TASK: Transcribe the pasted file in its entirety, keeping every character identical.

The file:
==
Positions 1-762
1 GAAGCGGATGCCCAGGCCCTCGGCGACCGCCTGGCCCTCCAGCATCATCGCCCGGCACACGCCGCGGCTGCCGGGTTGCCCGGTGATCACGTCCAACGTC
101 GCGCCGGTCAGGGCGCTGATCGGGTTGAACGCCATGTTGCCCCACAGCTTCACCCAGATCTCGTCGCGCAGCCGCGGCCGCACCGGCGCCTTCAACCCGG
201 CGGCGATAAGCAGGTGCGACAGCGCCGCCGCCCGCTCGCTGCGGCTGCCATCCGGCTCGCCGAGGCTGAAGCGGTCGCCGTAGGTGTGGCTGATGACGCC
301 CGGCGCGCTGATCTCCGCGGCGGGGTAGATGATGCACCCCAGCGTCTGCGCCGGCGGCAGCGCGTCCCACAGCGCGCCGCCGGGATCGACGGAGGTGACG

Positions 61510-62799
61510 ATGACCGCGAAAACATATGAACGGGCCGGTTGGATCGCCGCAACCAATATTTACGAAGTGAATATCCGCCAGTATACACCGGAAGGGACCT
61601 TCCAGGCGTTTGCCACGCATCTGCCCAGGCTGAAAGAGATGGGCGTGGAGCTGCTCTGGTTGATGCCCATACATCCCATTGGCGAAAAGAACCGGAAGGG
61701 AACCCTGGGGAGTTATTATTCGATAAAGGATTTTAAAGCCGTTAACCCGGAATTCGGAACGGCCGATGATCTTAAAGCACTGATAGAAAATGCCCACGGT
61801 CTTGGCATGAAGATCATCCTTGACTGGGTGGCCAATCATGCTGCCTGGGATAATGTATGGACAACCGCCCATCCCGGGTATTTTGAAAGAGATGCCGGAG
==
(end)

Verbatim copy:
Positions 1-762
1 GAAGCGGATGCCCAGGCCCTCGGCGACCGCCTGGCCCTCCAGCATCATCGCCCGGCACACGCCGCGGCTGCCGGGTTGCCCGGTGATCACGTCCAACGTC
101 GCGCCGGTCAGGGCGCTGATCGGGTTGAACGCCATGTTGCCCCACAGCTTCACCCAGATCTCGTCGCGCAGCCGCGGCCGCACCGGCGCCTTCAACCCGG
201 CGGCGATAAGCAGGTGCGACAGCGCCGCCGCCCGCTCGCTGCGGCTGCCATCCGGCTCGCCGAGGCTGAAGCGGTCGCCGTAGGTGTGGCTGATGACGCC
301 CGGCGCGCTGATCTCCGCGGCGGGGTAGATGATGCACCCCAGCGTCTGCGCCGGCGGCAGCGCGTCCCACAGCGCGCCGCCGGGATCGACGGAGGTGACG

Positions 61510-62799
61510 ATGACCGCGAAAACATATGAACGGGCCGGTTGGATCGCCGCAACCAATATTTACGAAGTGAATATCCGCCAGTATACACCGGAAGGGACCT
61601 TCCAGGCGTTTGCCACGCATCTGCCCAGGCTGAAAGAGATGGGCGTGGAGCTGCTCTGGTTGATGCCCATACATCCCATTGGCGAAAAGAACCGGAAGGG
61701 AACCCTGGGGAGTTATTATTCGATAAAGGATTTTAAAGCCGTTAACCCGGAATTCGGAACGGCCGATGATCTTAAAGCACTGATAGAAAATGCCCACGGT
61801 CTTGGCATGAAGATCATCCTTGACTGGGTGGCCAATCATGCTGCCTGGGATAATGTATGGACAACCGCCCATCCCGGGTATTTTGAAAGAGATGCCGGAG